Wednesday 13 April 2011

Dickens's little girls

The similarities (at least so far) between Little Dorrit and Little Nell, the young heroine of The Old Curiosity Shop, are hard to miss – a young girl, possessed of almost supernatural familial devotion and a gift for self-effacement, threatened by increasing poverty and others’ desires for her, regardless of any desires she might have for herself (which she doesn’t, really, of course – except as it relates to those she loves). They seem like ciphers, and I'm not convinced Little Dorrit isn't one; only time will tell with Nelly.

But one difference between the two which I’ve been immediately struck with, in only the first 75 or so pages of The Old Curiosity Shop, is how terrifyingly sexual are the clouds gathering around the naïve, 13-year old Nell. Already she is the subject of two plots to either force or trick her into marriage – by her brother, with his friend, the ever charming Dick Sniveller; and by the rapacious and cruel dwarf Daniel Quilp:
The child uttered a suppressed shriek on beholding this agreeable figure; in their first surprise both she and the old man, not knowing what to say, and half doubting its reality, looked shrinkingly at it. Not at all disconcerted by this reception, Daniel Quilp preserved the same attitude, merely nodding twice or thrice with great condescension. At length, the old man pronounced his name, and inquired how he came there.

'Through the door,' said Quilp pointing over his shoulder with his thumb. 'I'm not quite small enough to get through key-holes. I wish I was. I want to have some talk with you, particularly, and in private. With nobody present, neighbour. Good-bye, little Nelly.'

Nell looked at the old man, who nodded to her to retire, and kissed her cheek.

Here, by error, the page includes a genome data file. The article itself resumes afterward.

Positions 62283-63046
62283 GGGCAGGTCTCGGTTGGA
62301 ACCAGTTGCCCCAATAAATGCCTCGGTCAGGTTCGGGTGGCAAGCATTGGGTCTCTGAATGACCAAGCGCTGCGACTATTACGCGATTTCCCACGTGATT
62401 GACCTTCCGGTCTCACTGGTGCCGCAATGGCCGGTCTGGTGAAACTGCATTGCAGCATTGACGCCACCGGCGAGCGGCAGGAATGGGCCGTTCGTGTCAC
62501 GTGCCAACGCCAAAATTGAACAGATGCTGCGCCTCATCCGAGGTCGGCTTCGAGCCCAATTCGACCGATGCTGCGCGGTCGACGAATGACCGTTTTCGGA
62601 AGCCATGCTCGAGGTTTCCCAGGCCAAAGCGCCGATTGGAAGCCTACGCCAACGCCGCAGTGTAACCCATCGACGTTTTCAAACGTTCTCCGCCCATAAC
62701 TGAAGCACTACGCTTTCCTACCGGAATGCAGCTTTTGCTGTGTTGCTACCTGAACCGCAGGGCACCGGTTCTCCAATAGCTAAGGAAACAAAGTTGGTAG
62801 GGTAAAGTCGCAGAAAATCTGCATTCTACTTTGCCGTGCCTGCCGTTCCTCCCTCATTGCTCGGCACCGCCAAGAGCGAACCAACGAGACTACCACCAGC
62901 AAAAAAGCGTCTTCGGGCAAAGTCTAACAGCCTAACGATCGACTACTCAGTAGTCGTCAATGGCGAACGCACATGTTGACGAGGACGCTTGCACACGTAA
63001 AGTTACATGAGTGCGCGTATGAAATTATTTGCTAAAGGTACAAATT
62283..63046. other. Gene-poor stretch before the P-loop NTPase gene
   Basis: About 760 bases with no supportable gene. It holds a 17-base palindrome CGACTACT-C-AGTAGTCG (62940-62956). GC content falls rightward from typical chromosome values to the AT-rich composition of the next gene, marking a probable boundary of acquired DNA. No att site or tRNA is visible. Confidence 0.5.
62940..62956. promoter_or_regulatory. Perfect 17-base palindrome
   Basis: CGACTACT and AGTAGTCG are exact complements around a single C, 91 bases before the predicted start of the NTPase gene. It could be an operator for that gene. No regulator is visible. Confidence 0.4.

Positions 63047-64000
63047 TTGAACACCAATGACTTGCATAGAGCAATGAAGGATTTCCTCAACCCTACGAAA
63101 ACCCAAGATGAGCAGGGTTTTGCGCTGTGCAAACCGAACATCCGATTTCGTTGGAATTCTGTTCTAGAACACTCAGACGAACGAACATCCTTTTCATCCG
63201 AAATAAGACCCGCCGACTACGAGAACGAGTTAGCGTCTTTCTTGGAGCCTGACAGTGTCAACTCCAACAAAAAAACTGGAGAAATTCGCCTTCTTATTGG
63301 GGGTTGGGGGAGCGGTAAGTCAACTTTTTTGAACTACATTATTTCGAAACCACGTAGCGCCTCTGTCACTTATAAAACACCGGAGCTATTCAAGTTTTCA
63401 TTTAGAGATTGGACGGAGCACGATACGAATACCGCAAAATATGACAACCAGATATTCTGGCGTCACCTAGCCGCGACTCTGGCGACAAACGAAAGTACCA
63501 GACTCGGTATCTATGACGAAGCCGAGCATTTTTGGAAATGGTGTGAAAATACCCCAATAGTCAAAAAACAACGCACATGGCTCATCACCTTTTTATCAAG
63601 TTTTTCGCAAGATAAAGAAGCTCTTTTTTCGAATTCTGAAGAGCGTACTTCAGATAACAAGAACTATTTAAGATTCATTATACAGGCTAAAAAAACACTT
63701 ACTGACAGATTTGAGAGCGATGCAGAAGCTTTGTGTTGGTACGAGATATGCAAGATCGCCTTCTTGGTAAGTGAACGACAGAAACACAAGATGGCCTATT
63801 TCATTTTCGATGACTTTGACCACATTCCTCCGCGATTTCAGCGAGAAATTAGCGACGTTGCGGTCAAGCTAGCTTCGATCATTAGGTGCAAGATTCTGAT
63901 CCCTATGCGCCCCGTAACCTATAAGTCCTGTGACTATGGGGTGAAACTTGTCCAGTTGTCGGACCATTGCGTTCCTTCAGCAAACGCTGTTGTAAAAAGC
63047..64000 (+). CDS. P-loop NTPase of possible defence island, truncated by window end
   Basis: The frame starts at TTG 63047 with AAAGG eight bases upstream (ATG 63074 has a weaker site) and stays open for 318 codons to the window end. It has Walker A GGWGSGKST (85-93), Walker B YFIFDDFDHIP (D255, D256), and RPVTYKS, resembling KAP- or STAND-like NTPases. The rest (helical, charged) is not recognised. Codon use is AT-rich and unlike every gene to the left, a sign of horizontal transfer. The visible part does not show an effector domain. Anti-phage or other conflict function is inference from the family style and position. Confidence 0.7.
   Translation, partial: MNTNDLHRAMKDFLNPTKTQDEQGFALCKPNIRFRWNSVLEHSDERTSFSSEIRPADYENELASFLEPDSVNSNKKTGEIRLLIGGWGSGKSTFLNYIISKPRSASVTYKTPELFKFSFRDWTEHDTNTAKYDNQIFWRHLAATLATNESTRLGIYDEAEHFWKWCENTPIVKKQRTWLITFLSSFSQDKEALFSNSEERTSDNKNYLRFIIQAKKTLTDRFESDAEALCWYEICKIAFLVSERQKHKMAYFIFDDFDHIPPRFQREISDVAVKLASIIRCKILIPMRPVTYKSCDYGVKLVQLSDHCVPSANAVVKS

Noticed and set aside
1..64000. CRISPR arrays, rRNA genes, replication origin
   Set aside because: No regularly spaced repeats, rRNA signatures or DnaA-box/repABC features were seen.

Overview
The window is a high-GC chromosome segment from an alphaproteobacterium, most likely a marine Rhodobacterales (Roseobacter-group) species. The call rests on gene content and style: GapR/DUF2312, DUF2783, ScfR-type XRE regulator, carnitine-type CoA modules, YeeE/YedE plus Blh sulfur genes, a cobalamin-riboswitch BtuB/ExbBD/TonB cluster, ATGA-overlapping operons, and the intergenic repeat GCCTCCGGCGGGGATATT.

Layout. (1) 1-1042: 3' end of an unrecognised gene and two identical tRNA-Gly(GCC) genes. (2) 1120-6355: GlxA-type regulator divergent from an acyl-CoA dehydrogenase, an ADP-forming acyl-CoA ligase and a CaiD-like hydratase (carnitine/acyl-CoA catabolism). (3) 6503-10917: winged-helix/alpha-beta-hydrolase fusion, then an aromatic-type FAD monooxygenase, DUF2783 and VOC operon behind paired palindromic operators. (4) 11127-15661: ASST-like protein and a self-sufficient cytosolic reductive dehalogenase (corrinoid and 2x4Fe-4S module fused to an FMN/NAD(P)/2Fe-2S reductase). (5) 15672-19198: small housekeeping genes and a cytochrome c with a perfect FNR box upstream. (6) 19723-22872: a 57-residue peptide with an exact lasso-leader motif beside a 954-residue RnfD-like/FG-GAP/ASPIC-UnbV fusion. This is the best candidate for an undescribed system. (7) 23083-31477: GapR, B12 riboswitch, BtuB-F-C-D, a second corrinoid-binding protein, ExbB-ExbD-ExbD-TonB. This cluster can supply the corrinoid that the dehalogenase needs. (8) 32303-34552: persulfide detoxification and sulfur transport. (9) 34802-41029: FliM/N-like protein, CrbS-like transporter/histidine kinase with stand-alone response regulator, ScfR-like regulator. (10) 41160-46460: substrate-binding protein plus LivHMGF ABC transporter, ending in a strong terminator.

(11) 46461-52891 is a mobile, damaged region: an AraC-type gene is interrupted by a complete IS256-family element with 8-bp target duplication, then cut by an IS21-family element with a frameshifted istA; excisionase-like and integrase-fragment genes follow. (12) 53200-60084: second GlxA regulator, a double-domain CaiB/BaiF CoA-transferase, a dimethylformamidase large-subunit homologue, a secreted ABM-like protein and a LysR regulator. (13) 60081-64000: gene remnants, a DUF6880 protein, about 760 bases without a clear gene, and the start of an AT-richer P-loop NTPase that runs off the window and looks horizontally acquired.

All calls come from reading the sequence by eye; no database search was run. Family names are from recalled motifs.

'Ah!' said the dwarf, smacking his lips, 'what a nice kiss that was-- just upon the rosy part. What a capital kiss!'

Nell was none the slower in going away, for this remark. Quilp looked after her with an admiring leer, and when she had closed the door, fell to complimenting the old man upon her charms.

'Such a fresh, blooming, modest little bud, neighbour,' said Quilp, nursing his short leg, and making his eyes twinkle very much; 'such a chubby, rosy, cosy, little Nell!'

The old man answered by a forced smile, and was plainly struggling with a feeling of the keenest and most exquisite impatience. It was not lost upon Quilp, who delighted in torturing him, or indeed anybody else, when he could.

'She's so,' said Quilp, speaking very slowly, and feigning to be quite absorbed in the subject, 'so small, so compact, so beautifully modelled, so fair, with such blue veins and such a transparent skin, and such little feet, and such winning ways-- but bless me, you're nervous! Why neighbour, what's the matter?' (pp.71-73)
Before reading this and other similar (although somewhat less overtly repellent) scenes in The Old Curiosity Shop, I had been accustomed to a Dickens with, maybe not a gentler touch, but at least a more innocent one. Nelly is as vulnerable as a gothic heroine with white heaving bosoms in a cruel and licentiate lord’s haunted castle, but this isn't one bit hilarious – and her prison is the wide world of London-town and her jailer is her socio-economic vulnerability combined with the defenselessness of being a teenaged girl without family to speak of. There are no supernatural elements to help her out, and the kindly gentleman who began her story, and who expressed interest in contributing to her well-being, has disappeared – having turned his first person narrative over to an impersonal and powerless third person and disappeared from the story!